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Follow 5 steps to make sure new GINA law doesn’t trip you up

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in Discrimination and Harassment,Employment Law,Firing,FMLA Guidelines,Hiring,Human Resources

by Judith Bevis Langevin and Bryan Seiler, Esqs.

The Genetic Information Nondiscrimination Act of 2008 (GINA) took effect on Nov. 21, 2009. It was enacted in response to concerns that insurers and employers could use results of genetic testing to discriminate against applicants and employees.

Collection of genetic information

GINA makes it an unlawful employment practice for an employer or other covered entity—such as a health insurance company—to “request, require or purchase genetic information with respect to an employee or family member of the employee.” (As used in the statute, the term “employee” includes applicants.)

There are limited exceptions:

  • Inadvertent requests (the so-called “water cooler” exception)
  • Employer-provided genetic services that keep results confidential
  • Requests related to FMLA leave
  • Information in purchased public documents such as newspaper obituaries
  • Information gained as a result of monitoring the effects of toxic substances in the workplace
  • DNA analysis of employees who do forensic analysis that is done to ensure samples are not contaminated.

Although it’s not illegal to acquire genetic information through these exceptions, it is illegal to use that information to discriminate against an employee.

Use of genetic information

Under GINA, it is illegal to discriminate in hiring, firing or in the terms, conditions or privileges of employment because of an employee’s genetic information. The act prohibits retaliation against anyone who opposes an act or practice prohibited by GINA or who makes a charge, testifies, assists or participates in any manner in an investigation, proceeding or hearing pursuant to GINA.

Disclosure

Employers and other covered entities must treat genetic information as part of a confidential medical record, and must maintain the information in separate forms and files. GINA’s confidential medical record requirements mirror the ADA’s requirements for employment examination results.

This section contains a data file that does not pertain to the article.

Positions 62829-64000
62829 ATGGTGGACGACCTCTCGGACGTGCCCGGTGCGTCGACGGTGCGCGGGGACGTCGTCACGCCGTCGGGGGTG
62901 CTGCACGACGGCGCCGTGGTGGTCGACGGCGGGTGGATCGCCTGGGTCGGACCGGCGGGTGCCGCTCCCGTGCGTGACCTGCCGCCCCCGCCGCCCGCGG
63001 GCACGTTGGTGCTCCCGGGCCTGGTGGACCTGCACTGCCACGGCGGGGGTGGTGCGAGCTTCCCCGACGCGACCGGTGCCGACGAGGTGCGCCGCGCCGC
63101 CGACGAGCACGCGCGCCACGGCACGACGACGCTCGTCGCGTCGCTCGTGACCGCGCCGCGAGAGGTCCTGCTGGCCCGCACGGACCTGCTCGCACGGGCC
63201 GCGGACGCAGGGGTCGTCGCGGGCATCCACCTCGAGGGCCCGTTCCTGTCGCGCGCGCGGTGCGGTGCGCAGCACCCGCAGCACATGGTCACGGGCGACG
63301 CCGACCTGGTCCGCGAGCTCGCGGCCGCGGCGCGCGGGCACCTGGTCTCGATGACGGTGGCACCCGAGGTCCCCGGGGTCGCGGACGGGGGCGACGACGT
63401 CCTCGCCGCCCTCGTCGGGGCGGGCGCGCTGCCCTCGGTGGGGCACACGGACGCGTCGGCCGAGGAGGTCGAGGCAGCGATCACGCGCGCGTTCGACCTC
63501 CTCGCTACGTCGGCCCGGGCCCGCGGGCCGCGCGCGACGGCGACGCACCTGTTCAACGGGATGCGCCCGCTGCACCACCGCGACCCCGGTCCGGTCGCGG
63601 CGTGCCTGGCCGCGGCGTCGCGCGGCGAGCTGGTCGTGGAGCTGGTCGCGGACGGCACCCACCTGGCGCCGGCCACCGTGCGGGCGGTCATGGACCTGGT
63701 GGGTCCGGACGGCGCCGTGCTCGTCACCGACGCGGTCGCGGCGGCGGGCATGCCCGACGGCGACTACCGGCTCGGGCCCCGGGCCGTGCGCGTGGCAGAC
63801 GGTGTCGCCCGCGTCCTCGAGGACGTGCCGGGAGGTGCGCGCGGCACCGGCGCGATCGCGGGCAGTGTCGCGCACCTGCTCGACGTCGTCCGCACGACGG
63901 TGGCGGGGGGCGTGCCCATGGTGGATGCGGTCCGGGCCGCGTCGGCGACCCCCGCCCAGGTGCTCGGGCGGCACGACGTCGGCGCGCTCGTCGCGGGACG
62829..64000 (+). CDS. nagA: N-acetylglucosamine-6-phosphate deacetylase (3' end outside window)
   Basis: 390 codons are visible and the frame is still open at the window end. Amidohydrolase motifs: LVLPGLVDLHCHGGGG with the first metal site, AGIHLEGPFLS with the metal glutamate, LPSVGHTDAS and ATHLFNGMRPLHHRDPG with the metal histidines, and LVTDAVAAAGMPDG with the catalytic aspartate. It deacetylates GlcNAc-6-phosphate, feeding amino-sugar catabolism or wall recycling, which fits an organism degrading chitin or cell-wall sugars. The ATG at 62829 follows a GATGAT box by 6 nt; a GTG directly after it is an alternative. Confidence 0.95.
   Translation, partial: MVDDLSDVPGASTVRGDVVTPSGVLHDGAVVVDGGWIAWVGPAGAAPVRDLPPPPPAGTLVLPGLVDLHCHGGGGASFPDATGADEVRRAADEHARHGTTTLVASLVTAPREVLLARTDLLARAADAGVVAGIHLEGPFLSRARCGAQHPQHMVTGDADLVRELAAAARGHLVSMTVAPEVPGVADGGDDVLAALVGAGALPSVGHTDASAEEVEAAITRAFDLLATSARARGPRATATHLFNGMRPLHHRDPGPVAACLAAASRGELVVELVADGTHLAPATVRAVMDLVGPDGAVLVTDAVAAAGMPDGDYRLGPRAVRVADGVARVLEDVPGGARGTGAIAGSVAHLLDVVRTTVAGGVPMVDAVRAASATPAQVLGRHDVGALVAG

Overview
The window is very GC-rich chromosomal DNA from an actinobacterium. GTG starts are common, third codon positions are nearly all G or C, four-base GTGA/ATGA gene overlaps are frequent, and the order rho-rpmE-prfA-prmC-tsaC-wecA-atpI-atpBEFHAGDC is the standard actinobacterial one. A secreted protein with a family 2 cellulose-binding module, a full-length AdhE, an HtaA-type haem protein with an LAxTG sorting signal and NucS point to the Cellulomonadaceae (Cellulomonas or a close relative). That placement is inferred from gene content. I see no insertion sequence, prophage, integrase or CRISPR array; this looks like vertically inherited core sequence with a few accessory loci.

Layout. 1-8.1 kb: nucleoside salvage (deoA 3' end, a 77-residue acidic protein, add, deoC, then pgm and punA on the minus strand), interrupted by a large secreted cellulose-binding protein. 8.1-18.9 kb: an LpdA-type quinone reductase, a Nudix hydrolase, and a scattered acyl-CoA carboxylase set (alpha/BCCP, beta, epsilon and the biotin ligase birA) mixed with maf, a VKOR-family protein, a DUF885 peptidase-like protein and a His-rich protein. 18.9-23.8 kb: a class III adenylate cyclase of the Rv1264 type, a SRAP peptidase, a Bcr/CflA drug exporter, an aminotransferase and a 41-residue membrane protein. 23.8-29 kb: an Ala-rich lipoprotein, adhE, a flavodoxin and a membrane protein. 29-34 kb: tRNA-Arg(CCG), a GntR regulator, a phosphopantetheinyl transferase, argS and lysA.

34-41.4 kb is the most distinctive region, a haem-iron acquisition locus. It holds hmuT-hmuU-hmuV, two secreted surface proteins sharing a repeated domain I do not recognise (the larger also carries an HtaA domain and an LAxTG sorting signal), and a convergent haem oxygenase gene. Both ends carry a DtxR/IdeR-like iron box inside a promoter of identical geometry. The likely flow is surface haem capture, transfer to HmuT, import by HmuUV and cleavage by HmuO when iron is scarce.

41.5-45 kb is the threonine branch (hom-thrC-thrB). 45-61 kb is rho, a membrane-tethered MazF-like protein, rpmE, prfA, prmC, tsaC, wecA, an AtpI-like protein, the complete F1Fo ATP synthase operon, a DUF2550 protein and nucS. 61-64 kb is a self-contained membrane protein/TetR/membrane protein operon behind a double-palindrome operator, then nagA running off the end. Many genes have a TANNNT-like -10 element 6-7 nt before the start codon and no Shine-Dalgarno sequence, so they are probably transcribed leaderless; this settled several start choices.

In addition, employers may not disclose genetic information concerning an employee unless one of these exceptions applies:

  • To the employee on the employee’s own written request
  • To an occupational or other health researcher for research
  • To public health agencies, if related to a contagious disease
  • To government officials investigating GINA compliance
  • In connection with the employee’s compliance with FMLA (or similar state laws) certification requirements
  • In response to a court order.

Coverage of the law

GINA applies to all employers, employment agencies and labor organizations covered by Title VII. In addition, GINA adopts Title VII’s remedial scheme, with the exception that disparate impact actions are not available. Although a patchwork of state and federal laws already restrict the collection, use and disclosure of genetic information, GINA represents the greatest expansion of employment nondiscrimination law since the Age Discrimination in Employment Act of 1990. Like Title VII, GINA does not pre-empt more-restrictive state laws.

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Authors: Judith Bevis Langevin is chair of Gray Plant Mooty’s Employment Law Practice Group. Bryan Seiler is an associate in the group. Contact them at (612) 632-3234 or judy.langevin@gpmlaw.com.

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